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Substance Abuse and Mental Health Services Administration
Providing Crisis Respite Care: Q&A with Graydon Andrus, Director of Clinical Programs at Downtown Emergency Service Center in Seattle, Washington
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Downtown Emergency Service Center's Crisis Respite Program helps homeless adults who are experiencing a behavioral health crisis and are being discharged from emergency rooms or other crisis services. It helps to meet their immediate needs and stabilize their life by providing shelter and connection with critical resources such public entitlements, housing, and on-going treatment. To learn more, the HRC’s Ken Kraybill talks with Graydon Andrus, Director of Clinical Programs at Downtown Emergency Service Center in Seattle, Washington.
 photo of Graydon Andrus

Q: Why is crisis respite important for people with severe mental illness?

Without this program, many people would be left with little choice but to return to the streets. This increases their chances of cycling through costly public services such as emergency rooms, jails and courts, and remaining homeless.

Q: How did DESC’s Crisis Respite Program (CRP) come about?

In 1998, county officials approached DESC about creating a discharge option for people exiting the behavioral health arm of the emergency room at the county hospital. They recognized that offering psychiatric appointments the next day was not an effective service strategy for people facing homelessness.

Q: What makes CRP work well?

We are very welcoming and very assertive. Our goal is to help people get back on their feet and to access the resources they need. CRP has twenty beds, and the average stay is a couple of weeks. The program operates 7 days a week, twenty-four hours a day. We have 2-3 case managers per shift. They work collaboratively with individuals to develop goals and service plans. CRP has limited access to a psychiatric nurse practitioner to deal with medication issues. Linkages to other DESC programs, such as outpatient mental health, shelter, and substance abuse treatment are also central to our success.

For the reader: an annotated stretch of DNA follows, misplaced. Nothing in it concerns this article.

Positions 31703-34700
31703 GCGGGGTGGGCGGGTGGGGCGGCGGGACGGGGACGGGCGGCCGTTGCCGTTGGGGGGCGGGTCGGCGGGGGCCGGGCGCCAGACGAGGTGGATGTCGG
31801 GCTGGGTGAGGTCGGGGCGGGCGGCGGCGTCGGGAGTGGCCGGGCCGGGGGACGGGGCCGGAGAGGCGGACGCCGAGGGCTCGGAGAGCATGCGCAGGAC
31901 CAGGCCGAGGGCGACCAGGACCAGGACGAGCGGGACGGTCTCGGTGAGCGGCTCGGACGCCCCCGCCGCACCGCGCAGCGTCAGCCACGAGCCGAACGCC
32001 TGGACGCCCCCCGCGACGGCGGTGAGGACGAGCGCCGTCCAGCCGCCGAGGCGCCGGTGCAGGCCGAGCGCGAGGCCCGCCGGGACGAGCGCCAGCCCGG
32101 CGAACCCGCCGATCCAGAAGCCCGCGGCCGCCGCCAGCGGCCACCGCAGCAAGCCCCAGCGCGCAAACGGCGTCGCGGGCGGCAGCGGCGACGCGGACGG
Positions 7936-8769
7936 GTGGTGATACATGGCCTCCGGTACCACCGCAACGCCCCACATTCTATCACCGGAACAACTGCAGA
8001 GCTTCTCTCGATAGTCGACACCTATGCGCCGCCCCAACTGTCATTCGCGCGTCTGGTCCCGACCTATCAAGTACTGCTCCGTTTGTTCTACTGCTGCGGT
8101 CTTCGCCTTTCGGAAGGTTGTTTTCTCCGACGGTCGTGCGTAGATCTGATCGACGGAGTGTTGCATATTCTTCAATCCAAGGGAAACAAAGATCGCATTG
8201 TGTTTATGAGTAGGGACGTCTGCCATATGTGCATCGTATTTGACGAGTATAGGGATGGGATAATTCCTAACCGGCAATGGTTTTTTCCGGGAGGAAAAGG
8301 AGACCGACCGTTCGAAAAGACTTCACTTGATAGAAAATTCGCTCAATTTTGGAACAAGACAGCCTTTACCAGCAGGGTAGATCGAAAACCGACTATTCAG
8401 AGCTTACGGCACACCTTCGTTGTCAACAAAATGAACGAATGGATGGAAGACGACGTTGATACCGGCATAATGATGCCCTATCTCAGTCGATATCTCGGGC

Q: What are some lessons you have learned over the past 11 years?
• A little customized effort can go a long way. It is possible to achieve a lot in a relatively short period of time.

• It is essential to maintain strong relationships with programs we refer to and those that refer to us.

• Operating within a larger shelter’s infrastructure allows us to be cost effective.

• It often takes multiple attempts for clients to succeed.

• It continues to be very hard to provide continuity of care for non-Medicaid and undocumented folks.

Q: What are the top reasons to develop a crisis respite program?
• It plays a key role in re-engaging clients with mental health services from which they had become disconnected.

• It builds a bridge to mainstream services for people who may have trouble with the typical process or who have impulse control issues.

• It helps people in crisis to regroup and reconnect in a welcoming, caring environment.

• It saves public money through decreased use of emergency rooms, and fewer hospital and jail admissions.

Q: If people want to create a crisis respite program, where can they go?

There is not much literature on this. Interested persons are welcome to contact me for consultation. My contact information is: Graydon Andrus, MSW, Clinical Director, DESC Clinical Programs, email: gandrus@desc.org.

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